Leviticus is a book of hope, not in running from God but in running to Him, where He redemptively points us to the unblemished Lamb of God who takes away the sin of the world. By His stripes we are healed.
For it is the blood that makes atonement for the soul.
Leviticus 17:11, NKJV
Whenever I read the opening chapters of Leviticus I am taken aback by all the different sacrificial offerings (burnt, peace, grain, guilt, sin), the frequency with which they are to be made, and the detail in which they are presented. I am much relieved to be ministering on this side of the cross.
Leviticus gives us an idea of the insidiousness and pervasiveness of sin. No one is untouched by it. Sin is a stain to life, our awareness brought to the fore in the presence of the holy God. As with Isaiah, the closer we draw near to God the more acutely aware we become of our sin and sinfulness, and of our abject helplessness to do anything about it (Isa. 6:5).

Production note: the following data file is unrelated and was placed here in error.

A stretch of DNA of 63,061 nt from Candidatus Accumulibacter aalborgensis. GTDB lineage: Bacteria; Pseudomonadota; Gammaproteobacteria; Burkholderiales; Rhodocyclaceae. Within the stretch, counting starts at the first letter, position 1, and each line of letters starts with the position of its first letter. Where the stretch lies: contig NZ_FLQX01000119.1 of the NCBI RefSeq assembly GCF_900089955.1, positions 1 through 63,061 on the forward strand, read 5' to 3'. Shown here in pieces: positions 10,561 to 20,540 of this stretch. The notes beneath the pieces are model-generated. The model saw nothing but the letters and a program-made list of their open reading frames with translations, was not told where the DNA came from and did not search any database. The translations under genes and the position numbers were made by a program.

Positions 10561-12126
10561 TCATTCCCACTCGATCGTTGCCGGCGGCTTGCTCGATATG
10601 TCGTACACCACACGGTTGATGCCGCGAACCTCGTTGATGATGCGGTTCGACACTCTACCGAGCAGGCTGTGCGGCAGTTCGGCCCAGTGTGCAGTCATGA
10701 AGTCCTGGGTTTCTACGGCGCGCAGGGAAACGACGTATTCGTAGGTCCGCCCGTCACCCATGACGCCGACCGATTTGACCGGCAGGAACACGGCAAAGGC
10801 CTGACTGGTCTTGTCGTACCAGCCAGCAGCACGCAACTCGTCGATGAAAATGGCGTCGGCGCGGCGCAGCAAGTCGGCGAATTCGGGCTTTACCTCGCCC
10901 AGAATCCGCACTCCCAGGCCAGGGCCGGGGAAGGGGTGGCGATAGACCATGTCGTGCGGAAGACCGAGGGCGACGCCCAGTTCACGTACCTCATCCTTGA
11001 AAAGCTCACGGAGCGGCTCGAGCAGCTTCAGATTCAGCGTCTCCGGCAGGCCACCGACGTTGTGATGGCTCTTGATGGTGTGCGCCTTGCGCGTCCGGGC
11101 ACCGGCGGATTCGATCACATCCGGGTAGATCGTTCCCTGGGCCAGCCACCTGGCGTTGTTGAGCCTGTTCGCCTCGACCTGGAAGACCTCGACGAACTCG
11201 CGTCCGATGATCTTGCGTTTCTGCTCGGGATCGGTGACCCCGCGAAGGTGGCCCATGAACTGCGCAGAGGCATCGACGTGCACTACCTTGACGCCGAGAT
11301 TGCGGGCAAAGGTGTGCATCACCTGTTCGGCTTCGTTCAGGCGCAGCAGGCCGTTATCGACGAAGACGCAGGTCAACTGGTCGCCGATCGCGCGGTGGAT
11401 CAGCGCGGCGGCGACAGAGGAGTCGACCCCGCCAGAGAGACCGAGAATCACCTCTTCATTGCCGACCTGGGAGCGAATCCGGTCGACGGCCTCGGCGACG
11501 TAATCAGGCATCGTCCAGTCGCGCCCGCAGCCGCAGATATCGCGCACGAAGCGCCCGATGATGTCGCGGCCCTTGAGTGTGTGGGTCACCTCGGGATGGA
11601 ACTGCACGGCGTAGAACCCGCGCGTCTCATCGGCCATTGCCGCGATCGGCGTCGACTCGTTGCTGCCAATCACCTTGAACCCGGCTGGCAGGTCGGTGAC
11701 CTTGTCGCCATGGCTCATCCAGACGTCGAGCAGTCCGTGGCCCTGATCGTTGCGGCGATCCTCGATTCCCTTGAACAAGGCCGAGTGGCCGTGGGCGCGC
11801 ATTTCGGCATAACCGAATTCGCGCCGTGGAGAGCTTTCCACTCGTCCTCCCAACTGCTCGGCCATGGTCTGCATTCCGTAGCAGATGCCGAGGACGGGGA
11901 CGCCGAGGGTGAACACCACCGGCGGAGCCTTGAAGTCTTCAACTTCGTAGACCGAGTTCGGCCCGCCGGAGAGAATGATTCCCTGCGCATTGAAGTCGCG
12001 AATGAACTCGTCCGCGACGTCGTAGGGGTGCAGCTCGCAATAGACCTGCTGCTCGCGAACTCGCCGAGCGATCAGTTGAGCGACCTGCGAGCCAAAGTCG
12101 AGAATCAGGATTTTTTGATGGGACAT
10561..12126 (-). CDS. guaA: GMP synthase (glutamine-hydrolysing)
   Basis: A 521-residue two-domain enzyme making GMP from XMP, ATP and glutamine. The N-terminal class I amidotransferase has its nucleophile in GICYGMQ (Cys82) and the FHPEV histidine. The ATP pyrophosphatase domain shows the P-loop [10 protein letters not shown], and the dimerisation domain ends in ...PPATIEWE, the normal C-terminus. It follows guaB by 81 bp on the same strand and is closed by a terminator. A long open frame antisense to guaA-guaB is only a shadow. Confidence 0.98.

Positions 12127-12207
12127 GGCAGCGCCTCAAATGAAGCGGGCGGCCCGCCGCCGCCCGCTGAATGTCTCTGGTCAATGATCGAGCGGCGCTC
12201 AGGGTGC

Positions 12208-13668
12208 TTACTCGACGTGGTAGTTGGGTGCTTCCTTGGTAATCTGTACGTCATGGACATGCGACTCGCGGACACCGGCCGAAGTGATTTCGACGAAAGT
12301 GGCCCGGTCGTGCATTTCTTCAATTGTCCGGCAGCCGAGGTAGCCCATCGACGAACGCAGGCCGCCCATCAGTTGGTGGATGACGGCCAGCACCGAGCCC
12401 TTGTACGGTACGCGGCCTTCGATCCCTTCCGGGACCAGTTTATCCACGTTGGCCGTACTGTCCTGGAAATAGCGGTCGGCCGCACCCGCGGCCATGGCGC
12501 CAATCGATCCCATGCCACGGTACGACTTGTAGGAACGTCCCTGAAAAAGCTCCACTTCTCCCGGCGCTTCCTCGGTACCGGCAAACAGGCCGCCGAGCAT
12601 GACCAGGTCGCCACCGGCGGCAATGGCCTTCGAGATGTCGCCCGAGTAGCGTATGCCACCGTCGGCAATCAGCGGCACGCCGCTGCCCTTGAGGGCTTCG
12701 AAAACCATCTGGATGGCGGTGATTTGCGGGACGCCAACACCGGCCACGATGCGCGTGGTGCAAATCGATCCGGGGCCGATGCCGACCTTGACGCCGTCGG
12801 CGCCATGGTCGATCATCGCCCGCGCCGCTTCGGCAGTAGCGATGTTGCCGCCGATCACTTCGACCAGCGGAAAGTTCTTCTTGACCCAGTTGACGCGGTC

What particularly strikes me in the descriptions of these sacrifices is all the attention given to unintentional sins (Lev. 4-5), those sins of which we are unaware and may commit inadvertently or by omission. It brings to mind the expression that ignorance of the law is no excuse.
When it comes to sin in our lives, we tend to think of willful sins, those sins we commit or omit with intention. The psalmist has this in mind when he says, “Keep back Your servant also from presumptuous sins; let them not have dominion over me. Then I shall be blameless, and I shall be innocent of great transgression” (Psa. 19:13).